Dallas Willard on How We Assess Spiritual Growth
It is possible, but often not very encouraging.

How can churches know if they are being effective at making disciples?

Many churches are measuring the wrong things. We measure things like attendance and giving, but we should be looking at more fundamental things like anger, contempt, honesty, and the degree to which people are under the thumb of their lusts. Those things can be counted, but not as easily as offerings.

Why don't more churches gauge these qualities among their people?

First of all, many leaders don't want to measure these qualities because what they usually discover is not worth bragging about. We'd rather focus on institutional measures of success. Secondly, we must have people who are willing to be assessed in these ways. And finally, we need the right tools to measure spiritual formation. There are some good tools available like Randy Frazee's Christian Life Profile and Monvee.com, which John Ortberg likes.

In the past people grew through relationships with spiritual mentors and by engaging the church community. Is there a danger that these individual assessment tools will remove the role of community in formation?

Any of these devices must be used in a community setting. Assessment tools that work best are a combination of self-assessment and the assessment of a significant other who knows you well. They don't work with people who don't want to be assessed, and they should not be administered like individual personality tests that some employers use.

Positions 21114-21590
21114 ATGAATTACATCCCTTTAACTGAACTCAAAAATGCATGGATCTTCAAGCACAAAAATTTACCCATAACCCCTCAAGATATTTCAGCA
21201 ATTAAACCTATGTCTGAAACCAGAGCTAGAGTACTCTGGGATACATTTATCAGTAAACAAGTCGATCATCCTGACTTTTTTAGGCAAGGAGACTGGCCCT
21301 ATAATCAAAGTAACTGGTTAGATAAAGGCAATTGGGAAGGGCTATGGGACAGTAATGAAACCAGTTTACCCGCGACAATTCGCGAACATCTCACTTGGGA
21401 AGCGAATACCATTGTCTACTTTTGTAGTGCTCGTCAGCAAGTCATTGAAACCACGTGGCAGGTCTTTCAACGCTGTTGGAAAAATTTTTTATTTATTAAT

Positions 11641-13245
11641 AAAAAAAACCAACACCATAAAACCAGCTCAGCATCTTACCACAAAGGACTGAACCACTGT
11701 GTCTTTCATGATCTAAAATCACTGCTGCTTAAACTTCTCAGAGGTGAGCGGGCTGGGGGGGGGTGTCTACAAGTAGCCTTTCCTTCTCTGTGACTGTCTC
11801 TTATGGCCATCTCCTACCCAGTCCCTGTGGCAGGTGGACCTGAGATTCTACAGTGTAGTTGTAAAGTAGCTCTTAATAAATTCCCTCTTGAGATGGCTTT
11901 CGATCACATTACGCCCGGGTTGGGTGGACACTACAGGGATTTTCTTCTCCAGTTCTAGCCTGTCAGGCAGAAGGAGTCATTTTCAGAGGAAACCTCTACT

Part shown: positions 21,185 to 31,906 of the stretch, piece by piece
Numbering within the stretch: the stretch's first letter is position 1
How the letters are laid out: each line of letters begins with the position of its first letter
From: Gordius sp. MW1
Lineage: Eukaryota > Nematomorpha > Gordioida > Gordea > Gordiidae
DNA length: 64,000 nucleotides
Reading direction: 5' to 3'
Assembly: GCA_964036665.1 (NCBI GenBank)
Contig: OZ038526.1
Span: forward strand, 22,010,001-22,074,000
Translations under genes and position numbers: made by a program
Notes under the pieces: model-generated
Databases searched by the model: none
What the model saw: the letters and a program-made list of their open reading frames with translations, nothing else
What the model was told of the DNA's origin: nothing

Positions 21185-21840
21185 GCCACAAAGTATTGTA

If you have a group of people come together around a vision for real discipleship, people who are committed to grow, committed to change, committed to learn, then a spiritual assessment tool can work. But there must be a deep fellowship of trust to support that work. I don't think any group should go into an assessment without that. I wouldn't advise a pastor to use one of these tools on his or her congregation without first establishing a clear commitment to discipleship. You can't take your average congregation and just lay one of these assessments on them.

Are you ever discouraged by how few churches have that kind of clear commitment to discipleship?

I am not discouraged because I believe that Christ is in charge of his church, with all of its warts, and moles, and hairs. He knows what he is doing and he is marching on.

But I do grieve for the people within the church who are suffering—especially the pastors and their families. They are suffering because much of North America and Europe has bought into a version of Christianity that does not include life in the kingdom of God as a disciple of Jesus Christ. They are trying to work a system that doesn't work. Without transformation within the church, pastors are the ones who get beat up. That is why there is a constant flood of them out of the pastorate. But they are not the only ones. New people are entering the church, but a lot are also leaving. Disappointed Christians fill the landscape because we've not taken discipleship seriously.